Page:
Calculus

Integration of Functions

The Definite Integral and Fundamental Theorem of Calculus

Page 1
Problems 1-3
Page 2
Problems 4-8

Let \(f\left( x \right)\) be a continuous function on the closed interval \(\left[ {a,b} \right].\) Divide this interval into \(n\) partial subintervals. Choose a sample point \({\xi_i}\) in each subinterval and make up an integral sum \(\sum\limits_{i = 1}^n {f\left( {{\xi _i}} \right)\Delta {x_i}} \), where \(\Delta {x_i}\) is the length of the \(i\)th subinterval.

The definite integral of \(f\left( x \right)\) from \(a\) to \(b\) is defined to be the limit
\[\require{AMSmath.js}
{\int\limits_a^b {f\left( x \right)dx} }={ \lim\limits_{\substack{
n \to \infty \\
\text{max}\,\Delta {x_i} \to 0}} \sum\limits_{i = 1}^n {f\left( {{\xi _i}} \right)\Delta {x_i}} ,}\] where \(\Delta {x_i} = {x_i} – {x_{i – 1}},\) \({x_{i – 1}} \le {\xi _i} \le {x_i}.\)

Properties of the Definite Integral

We assume below that \(f\left( x \right)\) and \(g\left( x \right)\) are continuous functions on the closed interval \(\left[ {a,b} \right].\)

  1. \(\int\limits_a^b {1dx} = b – a\)
  2. \(\int\limits_a^b {kf\left( x \right)dx} \) \(= k \int\limits_a^b {f\left( x \right)dx} ,\) where \(k\) is a constant;
  3. \(\int\limits_a^b {\left[ {f\left( x \right) + g\left( x \right)} \right]dx} \) \(= \int\limits_a^b {f\left( x \right)dx} \) \(+{ \int\limits_a^b {g\left( x \right)dx} }\)
  4. \(\int\limits_a^b {f\left( x \right)dx} \) \(= \int\limits_a^c {f\left( x \right)dx} \) \(+ \int\limits_c^b {f\left( x \right)dx} ,\) where \(a \lt c \lt b;\)
  5. If \(0 \le f\left( x \right) \le g\left( x \right)\) for all \(x \in \left[ {a,b} \right],\) then \(0 \le \int\limits_a^b {f\left( x \right)dx} \) \(\le \int\limits_a^b {g\left( x \right)dx} .\)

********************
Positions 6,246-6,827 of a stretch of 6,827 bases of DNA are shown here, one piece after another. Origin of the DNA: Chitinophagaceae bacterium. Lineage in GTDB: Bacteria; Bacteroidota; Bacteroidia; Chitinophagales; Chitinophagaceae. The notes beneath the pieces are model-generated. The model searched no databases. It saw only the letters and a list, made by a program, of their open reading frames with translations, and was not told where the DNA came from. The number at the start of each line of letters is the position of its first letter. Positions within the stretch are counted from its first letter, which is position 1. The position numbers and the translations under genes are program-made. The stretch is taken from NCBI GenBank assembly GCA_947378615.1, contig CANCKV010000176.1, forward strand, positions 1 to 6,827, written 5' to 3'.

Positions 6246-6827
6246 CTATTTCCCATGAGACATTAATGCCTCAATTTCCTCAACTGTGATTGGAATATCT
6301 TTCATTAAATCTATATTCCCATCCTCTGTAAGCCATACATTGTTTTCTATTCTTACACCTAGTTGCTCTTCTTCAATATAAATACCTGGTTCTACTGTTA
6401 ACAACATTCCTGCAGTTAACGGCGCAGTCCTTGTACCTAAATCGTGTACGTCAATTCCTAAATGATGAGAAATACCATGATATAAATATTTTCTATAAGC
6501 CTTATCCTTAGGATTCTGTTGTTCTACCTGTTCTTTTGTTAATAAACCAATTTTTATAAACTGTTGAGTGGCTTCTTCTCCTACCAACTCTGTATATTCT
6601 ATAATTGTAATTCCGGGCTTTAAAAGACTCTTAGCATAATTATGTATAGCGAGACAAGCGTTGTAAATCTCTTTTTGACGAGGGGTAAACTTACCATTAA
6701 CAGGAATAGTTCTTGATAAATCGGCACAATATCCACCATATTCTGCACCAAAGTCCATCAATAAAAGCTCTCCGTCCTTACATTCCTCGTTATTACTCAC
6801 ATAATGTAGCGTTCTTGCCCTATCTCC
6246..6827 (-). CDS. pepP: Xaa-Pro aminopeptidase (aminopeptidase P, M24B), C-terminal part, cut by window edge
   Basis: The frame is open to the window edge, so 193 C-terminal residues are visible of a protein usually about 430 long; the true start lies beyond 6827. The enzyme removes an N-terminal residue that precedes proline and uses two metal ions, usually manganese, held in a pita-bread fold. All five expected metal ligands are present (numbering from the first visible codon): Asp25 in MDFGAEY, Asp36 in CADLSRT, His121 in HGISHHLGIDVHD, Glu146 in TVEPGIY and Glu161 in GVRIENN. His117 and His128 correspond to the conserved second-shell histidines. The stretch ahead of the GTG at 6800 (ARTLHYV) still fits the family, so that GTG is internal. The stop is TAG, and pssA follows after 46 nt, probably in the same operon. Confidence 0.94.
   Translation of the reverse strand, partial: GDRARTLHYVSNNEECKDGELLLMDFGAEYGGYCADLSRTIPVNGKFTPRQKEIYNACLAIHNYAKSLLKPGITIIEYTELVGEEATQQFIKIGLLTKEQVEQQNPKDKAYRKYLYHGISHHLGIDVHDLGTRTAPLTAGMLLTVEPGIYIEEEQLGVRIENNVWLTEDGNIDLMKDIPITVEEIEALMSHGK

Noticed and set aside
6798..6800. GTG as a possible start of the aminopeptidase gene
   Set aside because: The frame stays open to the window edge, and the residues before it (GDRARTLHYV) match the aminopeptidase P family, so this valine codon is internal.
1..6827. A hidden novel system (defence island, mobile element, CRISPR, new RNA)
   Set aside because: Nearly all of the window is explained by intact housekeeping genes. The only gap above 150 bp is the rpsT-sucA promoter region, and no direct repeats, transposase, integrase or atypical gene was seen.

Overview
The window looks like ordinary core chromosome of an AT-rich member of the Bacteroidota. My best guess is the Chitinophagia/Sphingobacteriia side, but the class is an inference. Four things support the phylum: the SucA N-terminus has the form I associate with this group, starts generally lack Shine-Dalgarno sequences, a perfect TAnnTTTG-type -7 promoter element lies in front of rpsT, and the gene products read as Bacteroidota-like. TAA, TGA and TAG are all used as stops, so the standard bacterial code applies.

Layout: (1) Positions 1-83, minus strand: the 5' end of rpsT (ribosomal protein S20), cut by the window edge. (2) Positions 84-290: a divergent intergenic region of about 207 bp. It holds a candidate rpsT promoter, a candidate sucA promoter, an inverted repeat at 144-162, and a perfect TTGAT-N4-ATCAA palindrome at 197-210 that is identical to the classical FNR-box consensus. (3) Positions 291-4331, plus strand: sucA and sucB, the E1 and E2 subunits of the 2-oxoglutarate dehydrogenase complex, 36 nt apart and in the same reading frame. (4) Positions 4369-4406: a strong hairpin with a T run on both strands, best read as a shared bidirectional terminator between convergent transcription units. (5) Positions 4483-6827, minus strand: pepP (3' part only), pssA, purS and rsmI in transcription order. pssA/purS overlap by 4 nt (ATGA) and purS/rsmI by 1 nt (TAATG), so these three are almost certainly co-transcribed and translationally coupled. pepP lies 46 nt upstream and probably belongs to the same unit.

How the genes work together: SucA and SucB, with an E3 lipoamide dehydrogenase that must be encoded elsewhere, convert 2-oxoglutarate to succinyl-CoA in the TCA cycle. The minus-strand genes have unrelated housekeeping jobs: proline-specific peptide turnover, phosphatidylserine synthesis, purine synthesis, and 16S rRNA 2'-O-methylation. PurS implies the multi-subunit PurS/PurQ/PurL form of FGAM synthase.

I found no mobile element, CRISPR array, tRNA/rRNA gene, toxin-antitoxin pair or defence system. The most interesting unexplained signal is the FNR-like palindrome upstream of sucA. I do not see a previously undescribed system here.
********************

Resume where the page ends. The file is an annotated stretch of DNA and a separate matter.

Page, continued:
6. \(\int\limits_a^a {f\left( x \right)dx} = 0\)
  7. \(\int\limits_a^b {f\left( x \right)dx} \) \(= – \int\limits_b^a {f\left( x \right)dx}\)
  8. If \(f\left( x \right) \ge 0\) in the interval \(\left[ {a,b} \right],\) then \(\int\limits_a^b {f\left( x \right)dx} \ge 0\)

The Fundamental Theorem of Calculus

Let \(f\left( x \right)\) be a function, which is continuous on the closed interval \(\left[ {a,b} \right].\) If \(F\left( x \right)\) is any antiderivative of \(f\left( x \right)\) on \(\left[ {a,b} \right],\) then
\[
{\int\limits_a^b {f\left( x \right)dx} }
= {\left. {F\left( x \right)} \right|_a^b }
= {F\left( b \right) – F\left( a \right).}
\]

The Area under a Curve and between Two Curves

The area under the graph of the function \(f\left( x \right)\) between the vertical lines \(x = a,\) \(x = b\) (Figure \(1\)) is given by the formula
\[S = \int\limits_a^b {f\left( x \right)dx} = {F\left( b \right) – F\left( a \right).}\]

Area under a curve

Figure 1.

Area between two curves

Figure 2.

Let \(F\left( x \right)\) and \(G\left( x \right)\) be indefinite integrals of functions \(f\left( x \right)\) and \(g\left( x \right),\) respectively.

If \(f\left( x \right) \ge g\left( x \right)\) on the closed interval \(\left[ {a,b} \right],\) then the area between the curves \(y = f\left( x \right),\) \(y = g\left( x \right)\) and the lines \(x = a,\) \(x = b\) (Figure \(2\)) is given by
\[
{S = \int\limits_a^b {\left[ {f\left( x \right) – g\left( x \right)} \right]dx} }
= {F\left( b \right) – G\left( b \right) }-{ F\left( a \right) + G\left( a \right).}
\]

The Method of Substitution for Definite Integrals

The definite integral \(\int\limits_a^b {f\left( x \right)dx} \) of the variable \(x\) can be changed into an integral with respect to \(t\) by making the substitution \(x = g\left( t \right):\)